Some of the best wines I’ve ever had in my life seem to have one strange thing in common. They are made by people that, depending on your mood, might be described as cranks, hermits, crackpots, wackos, or eccentrics. Winemaking it seems, tends to either bring out the strangeness in people, or it tends to simply attract the strange ones.
Every wine writer has at one time or another compared wine to alchemy, myself included. Such comparisons invariably focus on the magical qualities of wine that somehow end up being more than the sum of their parts. But the characterization of winemaking in alchemical terms may be even more apt for the parallels between the way that arcane science was practiced and those who are changing the game in winemaking.
As far back as the first century BCE, obsessed with the quest to turn lead to gold, many men literally spent their lives and their fortunes toiling in homemade laboratories. The alchemists were a somewhat furtive bunch, and even those that didn’t prefer the company of their books to polite society were known for being more than a little eccentric.
Sound like any winemakers you know? The phenomenon that I’ll affectionately call The Crank Winemaker is common enough that any wine lover will have heard of at least one or two. But much more interestingly, these iconoclasts tend to make some of the world’s more amazing wines.
Winemaking at its most honest represents a truly creative act, one that an individual produces through a vision, a plan for how to realize that vision, and then the hard work to carry it out. Along the way, progress is measured most intimately — the ache of the hands after pruning or leafing, the taste of a ripening grape in the mouth, the smell of the fermenter, and of course, the taste of the evolving wine — all personal, visceral, and potentially private experiences. Winemakers, at least those who practice the craft on a scale proportional to their own capacities to manage the entire process, are essentially auteurs.
And the stories that they write are extraordinary:
Italian Prince Alberico Boncompagni Ludovisi started making wine without any formal training, and then after figuring out how to make phenomenal wines (in part, he said, due to the thick white mold that covered everything in his cellar) he decided not to sell his wines to anyone. Only now after his death are his Fiorano wines available to the world.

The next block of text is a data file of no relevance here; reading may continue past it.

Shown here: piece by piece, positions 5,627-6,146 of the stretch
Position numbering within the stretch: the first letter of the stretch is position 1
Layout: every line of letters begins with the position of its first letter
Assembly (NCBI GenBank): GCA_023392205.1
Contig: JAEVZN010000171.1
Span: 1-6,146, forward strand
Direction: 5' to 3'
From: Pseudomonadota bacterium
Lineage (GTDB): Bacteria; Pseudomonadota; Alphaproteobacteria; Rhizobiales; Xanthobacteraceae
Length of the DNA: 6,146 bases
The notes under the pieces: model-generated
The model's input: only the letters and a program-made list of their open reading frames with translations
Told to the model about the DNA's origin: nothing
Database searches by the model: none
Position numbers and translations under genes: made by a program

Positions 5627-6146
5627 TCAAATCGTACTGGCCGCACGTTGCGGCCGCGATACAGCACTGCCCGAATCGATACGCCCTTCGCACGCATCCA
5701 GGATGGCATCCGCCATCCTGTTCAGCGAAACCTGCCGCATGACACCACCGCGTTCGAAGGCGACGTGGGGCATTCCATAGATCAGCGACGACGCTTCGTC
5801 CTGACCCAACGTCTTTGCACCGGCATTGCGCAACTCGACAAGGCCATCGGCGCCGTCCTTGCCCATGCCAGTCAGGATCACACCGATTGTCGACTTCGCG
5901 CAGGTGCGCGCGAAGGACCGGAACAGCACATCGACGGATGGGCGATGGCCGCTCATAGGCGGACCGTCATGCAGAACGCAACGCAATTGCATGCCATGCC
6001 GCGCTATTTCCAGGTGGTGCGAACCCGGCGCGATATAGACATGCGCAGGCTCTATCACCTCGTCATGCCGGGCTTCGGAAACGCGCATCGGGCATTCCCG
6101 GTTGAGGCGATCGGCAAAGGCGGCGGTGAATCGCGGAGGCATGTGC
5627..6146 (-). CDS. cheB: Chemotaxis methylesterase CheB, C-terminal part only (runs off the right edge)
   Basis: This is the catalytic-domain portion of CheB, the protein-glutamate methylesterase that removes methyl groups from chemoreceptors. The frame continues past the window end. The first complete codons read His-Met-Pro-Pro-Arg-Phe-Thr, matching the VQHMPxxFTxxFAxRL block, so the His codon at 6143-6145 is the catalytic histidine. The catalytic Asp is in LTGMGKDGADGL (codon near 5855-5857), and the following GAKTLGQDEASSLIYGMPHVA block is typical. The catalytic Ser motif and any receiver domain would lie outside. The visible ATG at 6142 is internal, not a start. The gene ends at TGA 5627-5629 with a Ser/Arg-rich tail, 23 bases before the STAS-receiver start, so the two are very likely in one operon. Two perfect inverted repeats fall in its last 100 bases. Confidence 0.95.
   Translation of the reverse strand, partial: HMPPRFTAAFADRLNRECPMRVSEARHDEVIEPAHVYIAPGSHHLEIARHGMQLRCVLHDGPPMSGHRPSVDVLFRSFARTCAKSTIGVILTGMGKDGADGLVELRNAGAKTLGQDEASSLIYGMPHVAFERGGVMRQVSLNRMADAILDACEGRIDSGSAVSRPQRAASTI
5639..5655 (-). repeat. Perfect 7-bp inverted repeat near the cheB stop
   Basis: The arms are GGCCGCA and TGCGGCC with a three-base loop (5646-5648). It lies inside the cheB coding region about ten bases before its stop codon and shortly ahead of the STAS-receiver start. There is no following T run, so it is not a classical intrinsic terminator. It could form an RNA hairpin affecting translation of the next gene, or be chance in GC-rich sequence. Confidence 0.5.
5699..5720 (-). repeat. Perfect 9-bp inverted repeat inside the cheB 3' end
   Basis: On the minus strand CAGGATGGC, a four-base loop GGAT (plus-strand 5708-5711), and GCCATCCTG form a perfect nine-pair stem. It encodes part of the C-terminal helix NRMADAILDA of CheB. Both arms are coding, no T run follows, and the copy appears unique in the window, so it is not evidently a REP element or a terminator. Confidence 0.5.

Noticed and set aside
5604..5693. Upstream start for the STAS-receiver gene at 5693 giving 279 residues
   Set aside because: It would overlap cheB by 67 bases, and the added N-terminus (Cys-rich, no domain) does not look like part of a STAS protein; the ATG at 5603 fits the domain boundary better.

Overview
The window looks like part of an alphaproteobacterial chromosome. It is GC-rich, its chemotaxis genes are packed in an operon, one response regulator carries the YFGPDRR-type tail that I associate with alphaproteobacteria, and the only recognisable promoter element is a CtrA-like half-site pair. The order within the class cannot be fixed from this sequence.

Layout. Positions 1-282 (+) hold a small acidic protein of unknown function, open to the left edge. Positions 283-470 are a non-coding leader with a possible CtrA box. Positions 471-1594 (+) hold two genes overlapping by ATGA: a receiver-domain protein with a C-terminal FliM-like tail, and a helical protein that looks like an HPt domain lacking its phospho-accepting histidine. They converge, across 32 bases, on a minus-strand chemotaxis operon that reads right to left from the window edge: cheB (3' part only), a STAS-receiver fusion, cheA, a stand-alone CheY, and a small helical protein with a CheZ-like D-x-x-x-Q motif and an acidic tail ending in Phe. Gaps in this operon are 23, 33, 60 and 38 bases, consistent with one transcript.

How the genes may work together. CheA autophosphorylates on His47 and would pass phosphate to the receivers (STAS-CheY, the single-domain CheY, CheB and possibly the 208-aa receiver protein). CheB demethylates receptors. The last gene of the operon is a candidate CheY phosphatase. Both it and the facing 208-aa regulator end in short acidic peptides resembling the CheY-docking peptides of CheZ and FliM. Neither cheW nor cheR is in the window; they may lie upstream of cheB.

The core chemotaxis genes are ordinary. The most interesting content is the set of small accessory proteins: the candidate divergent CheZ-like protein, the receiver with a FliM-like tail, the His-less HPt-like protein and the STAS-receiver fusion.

Alsatian winemaker Marcel Deiss believes in part that he has a divine mandate to harvest and crush a bizarre mix of Riesling, Gewurztraminer, and Pinot Noir, because in his vineyard they all ripen at the same time. Since he’s already violating the rules of the appellation, he also goes ahead and labels the wine with the vineyard name rather than the varietal.
Slovenian winemaker Ales Kristancic of Movia gets farther off the winemaking map every time he starts a new expedition. His latest creation, Lunar, is not only fully biodynamic, but completely untouched by any mechanical, human or chemical technology from the point at which the grapes are removed from the vine. They’re plopped into barrels and left alone until the juice is ready to be bottled. Never crushed, never filtered, never fined, never racked, nothing.
Josko Gravner, who makes wine in Italy’s Friuli region, doesn’t think traditional winemaking is quite traditional enough. Those wooden barrels that everyone has been using for centuries? Too much newfangled technology. Graver makes his wines in huge clay amphorae that are buried in the ground.
Austrian Roland Velich became obsessed with the untapped potential of Austria’s Blaufrankisch grape, and was convinced it could make world class wines. So he decided to treat the grape from start to finish as if he was making top-flight burgundy. He sometimes only gets a few hundred bottles per acre out of his ancient vines, some of which are over 110 years old.
The godfather of Biodynamics, Loire winemaker Nicolas Joly, makes his Chenin Blanc according to Biodynamic principles, of course, but also exposes his wines to much more air than is normally recommended by racking far more often and more loosely than most winemakers would ever contemplate doing.
Closer to home, Randall Grahm, sometimes known as the enfant terrible of winemaking in the New World, has tried on many strange hats during his career, retiring each one when they are no longer seen as quite extreme. From his beginnings trying to make Rhone style wines in California, which the French said could never be done, to today’s incarnation as a proponent of biodynamics and sensitive crystallization, Grahm may be the poster child for the Crank Winemaker in America.
This is but a brief excerpt from a list that contains names like Didier Dagueneau, Manfred Krankel, Abe Schoener, Fulvio Bressan, Stanislao Radikon, Eben Sadie, Sean Thackrey, Frank Cornelissen, and hundreds more.
Something knits together the clan of people that strike out to plant grapes where none thought they would grow, that throw away the rule books and make wine according to intuition, that combine grapes and wood and time in ways that no one ever considered before. I don’t doubt it’s the same thing that unites iconoclasts in every aesthetic field, from painting to cooking to architecture.
The fact that we can drink their work (perhaps excepting some extreme hermits, or extremely expensive examples) makes the Crank Winemakers stuff that modern odysseys are made of — wines to strive, to seek, and to find ways to consume, as often as possible.
What we really need, though, are a set of Crank Winemaker trading cards, that we can collect and trade along with empty bottles of their wine, making sure that we’ve tasted their stuff while they’re still in their prime, and reminiscing about the great vintages when they’re gone.
Who would you add to the deck, and why?